State emblem is an adaptation from the Sarnath Lion Capital of Ashoka. In the original, there are four lions, standing back to back, mounted on an abacus with a frieze carrying sculptures in high relief of an elephant, a galloping horse, a bull and a lion separated by intervening wheels over a bell-shaped lotus. Carved out of a single block of polished sandstone, the capital is crowned by the Wheel of the Law (Dharma Chakra).
In the state emblem adopted by the Government of India on 26 January 1950, only three lions are visible, the fourth being hidden from view. The wheel appears in relief in the center of the abacus with a bull on right and a horse on left and the outlines of other wheels on extreme right and left. The bell-shaped lotus has been omitted. The words Satyameva Jayate from Mundaka Upanishad, meaning Truth Alone Triumphs, are inscribed below the abacus in the Devanagiri script.
The song Jana-gana-mana, composed by Rabindranath Tagore, was adopted by the Constituent Assembly as the national anthem of India on 24th January 1950. It was first sung on 27 December 1911 at the Calcutta Session of the Indian National Congress. The complete song consists of five stanzas. First stanza consists full version of the National Anthem. It reads :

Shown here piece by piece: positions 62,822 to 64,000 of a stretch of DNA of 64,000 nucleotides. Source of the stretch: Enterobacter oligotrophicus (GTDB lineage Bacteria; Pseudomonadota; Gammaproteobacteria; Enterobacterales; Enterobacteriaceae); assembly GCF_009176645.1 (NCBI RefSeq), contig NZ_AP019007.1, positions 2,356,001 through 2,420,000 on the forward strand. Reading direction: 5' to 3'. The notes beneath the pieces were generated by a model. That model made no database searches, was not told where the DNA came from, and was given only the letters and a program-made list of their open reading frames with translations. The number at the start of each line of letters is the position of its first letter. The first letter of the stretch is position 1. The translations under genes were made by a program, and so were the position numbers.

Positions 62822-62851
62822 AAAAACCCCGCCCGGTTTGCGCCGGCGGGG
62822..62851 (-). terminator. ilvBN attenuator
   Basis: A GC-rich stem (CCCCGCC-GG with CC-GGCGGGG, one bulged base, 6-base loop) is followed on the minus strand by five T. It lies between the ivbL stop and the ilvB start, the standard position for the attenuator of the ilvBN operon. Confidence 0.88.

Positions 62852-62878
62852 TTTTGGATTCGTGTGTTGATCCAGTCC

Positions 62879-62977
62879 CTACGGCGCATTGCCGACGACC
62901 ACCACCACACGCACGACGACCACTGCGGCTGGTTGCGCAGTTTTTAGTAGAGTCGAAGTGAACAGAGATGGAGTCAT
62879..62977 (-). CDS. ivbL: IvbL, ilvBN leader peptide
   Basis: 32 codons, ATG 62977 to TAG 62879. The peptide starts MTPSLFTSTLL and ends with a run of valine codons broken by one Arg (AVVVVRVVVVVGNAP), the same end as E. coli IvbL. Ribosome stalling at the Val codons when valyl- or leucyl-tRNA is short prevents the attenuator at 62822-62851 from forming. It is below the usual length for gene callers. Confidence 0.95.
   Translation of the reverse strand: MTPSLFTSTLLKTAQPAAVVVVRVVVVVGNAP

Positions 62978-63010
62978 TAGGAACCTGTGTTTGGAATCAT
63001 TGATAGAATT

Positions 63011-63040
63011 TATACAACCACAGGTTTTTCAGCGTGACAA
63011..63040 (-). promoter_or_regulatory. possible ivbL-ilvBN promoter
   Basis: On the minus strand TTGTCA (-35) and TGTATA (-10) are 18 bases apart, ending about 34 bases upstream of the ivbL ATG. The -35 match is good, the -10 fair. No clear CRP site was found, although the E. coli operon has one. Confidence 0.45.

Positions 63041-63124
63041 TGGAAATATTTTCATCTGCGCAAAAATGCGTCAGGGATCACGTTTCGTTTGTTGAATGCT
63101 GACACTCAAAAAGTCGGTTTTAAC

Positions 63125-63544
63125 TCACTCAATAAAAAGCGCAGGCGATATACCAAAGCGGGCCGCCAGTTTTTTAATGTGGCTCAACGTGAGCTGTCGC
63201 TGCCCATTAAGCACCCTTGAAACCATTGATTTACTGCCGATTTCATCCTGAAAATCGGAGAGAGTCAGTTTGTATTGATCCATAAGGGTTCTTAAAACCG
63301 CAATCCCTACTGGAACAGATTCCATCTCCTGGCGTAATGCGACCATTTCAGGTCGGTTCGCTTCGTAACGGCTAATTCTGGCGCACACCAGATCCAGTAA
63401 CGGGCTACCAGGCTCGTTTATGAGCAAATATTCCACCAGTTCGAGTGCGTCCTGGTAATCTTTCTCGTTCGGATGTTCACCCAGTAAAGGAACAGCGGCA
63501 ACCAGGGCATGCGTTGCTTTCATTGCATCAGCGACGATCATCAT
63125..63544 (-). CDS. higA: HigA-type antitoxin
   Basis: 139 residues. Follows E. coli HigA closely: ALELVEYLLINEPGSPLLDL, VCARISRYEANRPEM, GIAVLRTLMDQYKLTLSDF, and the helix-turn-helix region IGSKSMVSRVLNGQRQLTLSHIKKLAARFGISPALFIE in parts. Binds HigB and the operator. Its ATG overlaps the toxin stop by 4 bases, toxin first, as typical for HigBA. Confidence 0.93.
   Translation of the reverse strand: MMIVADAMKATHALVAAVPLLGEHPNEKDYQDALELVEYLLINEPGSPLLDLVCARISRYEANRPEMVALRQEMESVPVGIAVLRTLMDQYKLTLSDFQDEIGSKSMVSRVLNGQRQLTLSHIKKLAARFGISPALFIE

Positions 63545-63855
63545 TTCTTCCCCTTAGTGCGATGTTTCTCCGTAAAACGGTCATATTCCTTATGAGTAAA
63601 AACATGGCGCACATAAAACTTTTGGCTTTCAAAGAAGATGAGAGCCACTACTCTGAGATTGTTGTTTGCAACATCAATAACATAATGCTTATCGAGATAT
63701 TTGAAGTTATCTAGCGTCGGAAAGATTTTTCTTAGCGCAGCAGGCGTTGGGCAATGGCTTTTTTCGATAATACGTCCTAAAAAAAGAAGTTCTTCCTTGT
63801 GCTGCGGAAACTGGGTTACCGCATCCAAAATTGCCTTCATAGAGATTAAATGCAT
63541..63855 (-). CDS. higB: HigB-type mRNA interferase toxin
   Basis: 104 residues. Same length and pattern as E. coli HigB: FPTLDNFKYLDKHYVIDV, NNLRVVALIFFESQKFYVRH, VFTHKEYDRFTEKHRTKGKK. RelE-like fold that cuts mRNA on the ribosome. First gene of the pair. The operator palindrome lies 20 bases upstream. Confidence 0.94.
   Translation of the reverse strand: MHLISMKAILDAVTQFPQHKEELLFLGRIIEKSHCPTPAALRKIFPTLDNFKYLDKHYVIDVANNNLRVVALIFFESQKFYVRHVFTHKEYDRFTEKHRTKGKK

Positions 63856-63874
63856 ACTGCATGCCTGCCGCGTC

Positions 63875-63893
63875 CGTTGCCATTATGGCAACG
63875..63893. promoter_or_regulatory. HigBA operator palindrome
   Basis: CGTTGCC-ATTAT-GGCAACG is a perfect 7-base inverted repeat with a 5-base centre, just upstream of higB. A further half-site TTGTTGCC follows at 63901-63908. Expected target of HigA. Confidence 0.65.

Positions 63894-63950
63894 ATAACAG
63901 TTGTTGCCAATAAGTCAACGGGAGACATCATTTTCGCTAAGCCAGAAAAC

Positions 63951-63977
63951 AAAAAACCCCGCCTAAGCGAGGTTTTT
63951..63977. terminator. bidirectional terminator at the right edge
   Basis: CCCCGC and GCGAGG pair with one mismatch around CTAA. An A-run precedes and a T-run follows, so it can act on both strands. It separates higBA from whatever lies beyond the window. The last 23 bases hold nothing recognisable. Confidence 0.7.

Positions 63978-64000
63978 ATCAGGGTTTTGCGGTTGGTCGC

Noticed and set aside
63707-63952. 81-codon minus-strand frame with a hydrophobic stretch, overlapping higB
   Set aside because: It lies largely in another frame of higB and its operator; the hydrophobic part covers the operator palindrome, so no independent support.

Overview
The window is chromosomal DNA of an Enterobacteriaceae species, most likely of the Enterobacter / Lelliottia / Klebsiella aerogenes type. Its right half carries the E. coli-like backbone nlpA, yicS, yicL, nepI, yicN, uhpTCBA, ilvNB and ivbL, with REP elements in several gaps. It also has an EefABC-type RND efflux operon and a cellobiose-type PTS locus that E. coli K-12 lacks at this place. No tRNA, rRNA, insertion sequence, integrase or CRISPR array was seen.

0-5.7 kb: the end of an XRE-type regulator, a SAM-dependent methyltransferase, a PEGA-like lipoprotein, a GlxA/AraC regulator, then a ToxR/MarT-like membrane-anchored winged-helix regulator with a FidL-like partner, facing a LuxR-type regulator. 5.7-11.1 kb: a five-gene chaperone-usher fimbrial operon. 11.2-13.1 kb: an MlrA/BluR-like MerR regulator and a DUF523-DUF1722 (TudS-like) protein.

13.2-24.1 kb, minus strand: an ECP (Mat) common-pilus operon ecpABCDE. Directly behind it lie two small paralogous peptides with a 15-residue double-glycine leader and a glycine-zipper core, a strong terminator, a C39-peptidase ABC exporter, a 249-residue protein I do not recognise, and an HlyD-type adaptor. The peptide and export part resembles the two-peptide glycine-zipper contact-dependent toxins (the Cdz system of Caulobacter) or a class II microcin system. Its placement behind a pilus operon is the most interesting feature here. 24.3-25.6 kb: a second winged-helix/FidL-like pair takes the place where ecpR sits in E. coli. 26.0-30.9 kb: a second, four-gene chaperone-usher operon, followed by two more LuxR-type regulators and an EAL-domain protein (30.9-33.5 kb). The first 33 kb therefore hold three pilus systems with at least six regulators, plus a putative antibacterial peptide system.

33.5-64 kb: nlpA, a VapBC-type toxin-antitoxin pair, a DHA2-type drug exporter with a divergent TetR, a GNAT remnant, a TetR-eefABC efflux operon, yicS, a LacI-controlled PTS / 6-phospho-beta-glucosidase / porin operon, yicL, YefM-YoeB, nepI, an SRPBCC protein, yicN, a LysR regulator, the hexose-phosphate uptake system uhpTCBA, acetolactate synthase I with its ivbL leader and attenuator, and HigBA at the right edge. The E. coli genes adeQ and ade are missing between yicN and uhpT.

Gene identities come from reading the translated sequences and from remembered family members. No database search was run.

National flag is a horizontal tricolour of deep saffron(Kesari) at the top, white in the middle and dark green at the bottom in equal proportion. Ratio of the width of the flag to its length is two to three. In the center of the white band is a navy blue wheel which represent the Chakra. Its design is that of the wheel which appears on the abacus of the Sarnath Lion Capital of Ashoka. Its diameter approximates to the width of the white band and it has 24 spokes.
Design of the national flag was adopted by the Constituent Assembly of India on 22 July 1947. Its use and display are regulated by flag Code-India.
Map of India